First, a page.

Browsing Tag

commemorative coin

The Olympics: A Great Excuse for Commemorative Coins

Here are some things that are almost always true of the modern Olympic Games:

  • They’re really expensive and end up costing the host city a fortune.
  • For two weeks, the Olympic Village turns into a scene from Caligula.
  • The host country will always issue commemorative coins.

As the 2020(1) Summer games wind down, I thought I’d show off some of my Olympic coins:

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Silver (Dollar) Anniversary

UPDATE (12/17/2020): The House bill was passed via unanimous consent in the Senate. Assuming the President signs it, looks like we’ll be getting those new Morgan and Peace Dollars after all.

UPDATE (01/05/2020): The President signed the bill into law.

I attended two coin conventions in 2019, and one thing they both had in common was that there was no shortage of Morgan and Peace Silver Dollars available from the many vendors on the bourse. There was such an abundance that Scrooge McDuck could have bought every single silver dollar with whatever pocket change he happened to have (assuming he wears pants – Donald doesn’t, so why should he?), loaded them into a wading pool and gone for a dip.

By this time next year, there could be even more Morgan and Peace dollars hitting the market — provided that Congress can get its act together.

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The 1982 George Washington Half Dollar: Commemorative Coins Make a Comeback

By the time 1981 rolled around, the following things were dead:

And so were commemorative coins. In fact, compared to those aforementioned deceased things, commemorative coins had been in the ground the longest, thanks to a glut of offerings with limited appeal that killed the market for much of the preceding three decades.

Everything changed when it came time to honor the 250th anniversary of the birth of the father of our country.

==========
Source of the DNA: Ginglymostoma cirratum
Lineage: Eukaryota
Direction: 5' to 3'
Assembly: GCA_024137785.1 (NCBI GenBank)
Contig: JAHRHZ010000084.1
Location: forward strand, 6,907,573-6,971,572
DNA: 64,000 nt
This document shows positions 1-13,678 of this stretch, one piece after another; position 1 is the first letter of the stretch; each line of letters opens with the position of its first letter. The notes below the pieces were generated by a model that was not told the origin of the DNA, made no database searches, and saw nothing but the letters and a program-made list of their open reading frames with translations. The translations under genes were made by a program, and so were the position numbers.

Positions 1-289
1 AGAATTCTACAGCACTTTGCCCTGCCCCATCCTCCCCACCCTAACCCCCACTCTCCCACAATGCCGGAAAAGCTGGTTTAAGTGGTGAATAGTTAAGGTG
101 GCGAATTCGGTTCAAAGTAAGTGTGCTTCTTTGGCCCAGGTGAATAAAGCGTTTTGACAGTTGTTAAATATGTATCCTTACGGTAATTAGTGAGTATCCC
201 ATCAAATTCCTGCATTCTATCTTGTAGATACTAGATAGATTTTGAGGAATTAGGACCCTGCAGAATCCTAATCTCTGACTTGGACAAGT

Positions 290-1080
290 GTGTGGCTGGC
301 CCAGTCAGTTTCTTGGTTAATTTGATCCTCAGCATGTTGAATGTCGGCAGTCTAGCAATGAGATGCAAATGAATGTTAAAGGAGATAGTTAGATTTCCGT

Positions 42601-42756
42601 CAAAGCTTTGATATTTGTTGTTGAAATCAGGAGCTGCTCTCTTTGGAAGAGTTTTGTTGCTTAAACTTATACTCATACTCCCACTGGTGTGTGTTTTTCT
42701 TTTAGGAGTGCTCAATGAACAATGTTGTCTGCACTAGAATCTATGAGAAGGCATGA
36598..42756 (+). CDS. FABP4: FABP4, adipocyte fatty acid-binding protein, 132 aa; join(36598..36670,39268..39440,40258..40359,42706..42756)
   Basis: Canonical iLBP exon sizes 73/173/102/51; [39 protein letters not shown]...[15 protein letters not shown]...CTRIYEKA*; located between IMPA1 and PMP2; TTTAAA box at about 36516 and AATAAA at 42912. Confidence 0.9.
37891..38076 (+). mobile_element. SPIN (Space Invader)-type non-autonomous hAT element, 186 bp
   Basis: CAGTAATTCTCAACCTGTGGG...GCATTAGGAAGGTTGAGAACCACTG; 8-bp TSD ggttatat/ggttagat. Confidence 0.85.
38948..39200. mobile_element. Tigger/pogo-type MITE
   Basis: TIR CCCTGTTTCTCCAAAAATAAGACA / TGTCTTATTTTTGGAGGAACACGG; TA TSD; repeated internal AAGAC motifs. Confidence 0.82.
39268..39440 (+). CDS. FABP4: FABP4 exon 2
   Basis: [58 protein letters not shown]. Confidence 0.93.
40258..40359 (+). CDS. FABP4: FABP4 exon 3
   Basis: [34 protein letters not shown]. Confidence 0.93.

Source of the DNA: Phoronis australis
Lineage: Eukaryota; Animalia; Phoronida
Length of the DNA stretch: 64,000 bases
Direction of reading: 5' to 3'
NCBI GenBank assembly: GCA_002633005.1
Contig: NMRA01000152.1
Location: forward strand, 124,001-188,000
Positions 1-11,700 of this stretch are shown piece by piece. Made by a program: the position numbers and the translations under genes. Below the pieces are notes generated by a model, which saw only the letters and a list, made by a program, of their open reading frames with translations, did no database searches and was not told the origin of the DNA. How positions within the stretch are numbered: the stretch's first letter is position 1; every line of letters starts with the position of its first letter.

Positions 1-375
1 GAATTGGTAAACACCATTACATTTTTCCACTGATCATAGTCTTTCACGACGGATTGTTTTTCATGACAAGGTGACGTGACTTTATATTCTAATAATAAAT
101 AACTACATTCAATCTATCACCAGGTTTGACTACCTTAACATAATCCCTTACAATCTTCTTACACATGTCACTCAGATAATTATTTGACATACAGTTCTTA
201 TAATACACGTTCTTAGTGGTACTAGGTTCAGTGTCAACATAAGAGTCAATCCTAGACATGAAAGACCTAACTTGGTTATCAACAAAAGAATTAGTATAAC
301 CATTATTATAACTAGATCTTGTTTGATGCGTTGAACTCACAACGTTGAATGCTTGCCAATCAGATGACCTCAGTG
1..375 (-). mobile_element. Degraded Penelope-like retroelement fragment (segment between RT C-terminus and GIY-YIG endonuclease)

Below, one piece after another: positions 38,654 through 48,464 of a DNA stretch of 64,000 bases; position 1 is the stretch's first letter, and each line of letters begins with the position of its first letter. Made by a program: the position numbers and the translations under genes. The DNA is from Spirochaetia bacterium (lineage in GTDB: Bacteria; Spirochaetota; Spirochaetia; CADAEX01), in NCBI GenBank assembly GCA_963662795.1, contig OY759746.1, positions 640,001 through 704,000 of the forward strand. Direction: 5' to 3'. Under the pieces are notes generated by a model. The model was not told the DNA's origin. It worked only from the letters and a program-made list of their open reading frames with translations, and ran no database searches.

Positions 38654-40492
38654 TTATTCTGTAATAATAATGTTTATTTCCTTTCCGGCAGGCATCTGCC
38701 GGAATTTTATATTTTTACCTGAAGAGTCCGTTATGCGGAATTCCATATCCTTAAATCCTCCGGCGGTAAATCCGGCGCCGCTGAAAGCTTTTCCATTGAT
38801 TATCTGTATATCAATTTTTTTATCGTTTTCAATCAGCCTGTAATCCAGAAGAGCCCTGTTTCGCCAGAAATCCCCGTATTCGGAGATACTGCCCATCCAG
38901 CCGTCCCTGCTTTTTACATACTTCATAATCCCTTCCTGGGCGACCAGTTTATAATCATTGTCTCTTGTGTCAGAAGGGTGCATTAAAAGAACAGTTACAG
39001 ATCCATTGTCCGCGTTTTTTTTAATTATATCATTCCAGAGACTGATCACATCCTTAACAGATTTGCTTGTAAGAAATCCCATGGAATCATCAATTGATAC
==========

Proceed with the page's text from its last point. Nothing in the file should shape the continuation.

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Vindicated by History: The 1893 Queen Isabella Commemorative Quarter.

A few things I’ve picked up from researching early commemorative coins:

  • The people behind them always hope they can raise a ton of money for a pet project or monument or expo. They rarely do.
  • The designs usually get denigrated by the numismatic press – oftentimes with a venom critics reserve for Limp Bizkit albums or Michael Bay movies.
  • The mint melts down the excess/unsold coins. As a result, the ones that did sell end up becoming valuable decades later – screwing over collectors on a budget like yours truly.

Those issues were all in play for the 1893 Isabella Quarter.

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What’s Old is New Again: The 2001 Buffalo Dollar

Another one of my favorites (image via me).

One thing I’ve learned through my years of coin collecting is that truly popular designs never really go away – politicians and Treasury officials will always figure out ways to recycle them. 

For instance, in 1986 the U.S. Mint resurrected two of the most universally beloved and acclaimed coin designs, the Walking Liberty half dollar and the Saint Gauden’s double eagle, for its silver and gold eagles, respectively. Three decades later, the Mint re-used the Mercury dime obverse for its palladium eagles. After all, why waste perfectly good (and popular) designs. Especially if they help entice investors, collectors and doomsday preppers to part with their hard-earned money. 

So, when the government was coming up with ways to fund the Smithsonian National Museum of the American Indian in 2000, one of the things it did was authorize a special commemorative silver dollar featuring one of the most iconic designs in American coinage history.

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Arkansas Centennial Half Dollar (Joe Robinson Version): A Forgettable Coin for a Forgotten Senate Giant

When we think of the most powerful Senate Majority Leaders in U.S. history, we tend to think of people like Lyndon Johnson, Robert Taft, Howard Baker, Bob Dole, or even modern Senators like Mitch McConnell and Harry Reid.

Joseph T. Robinson of Arkansas, however, has largely been forgotten about.

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Bicentennial Coins: A Great Way to Start – or Resume – Coin Collecting

I’ve loved collecting coins ever since I started hoarding my parents’ old pocket change as a child. I think it was the intersection of law, politics, history and art that appealed to me. That, and I figured coins were a good investment (they’ll always be worth something, right?). Despite that, my interest in numismatics has waned over the last decade. The Great Recession inflated the price of silver and gold, making it difficult for me to acquire new coins to add to my already large collection. For personal reasons (as well as the fact that silver prices have gone down), I’ve been getting back into the hobby as of late. In trying to learn more about the coins I already have, as well as the ones I’ve recently acquired, I figured I might as well write about them. So here we go…

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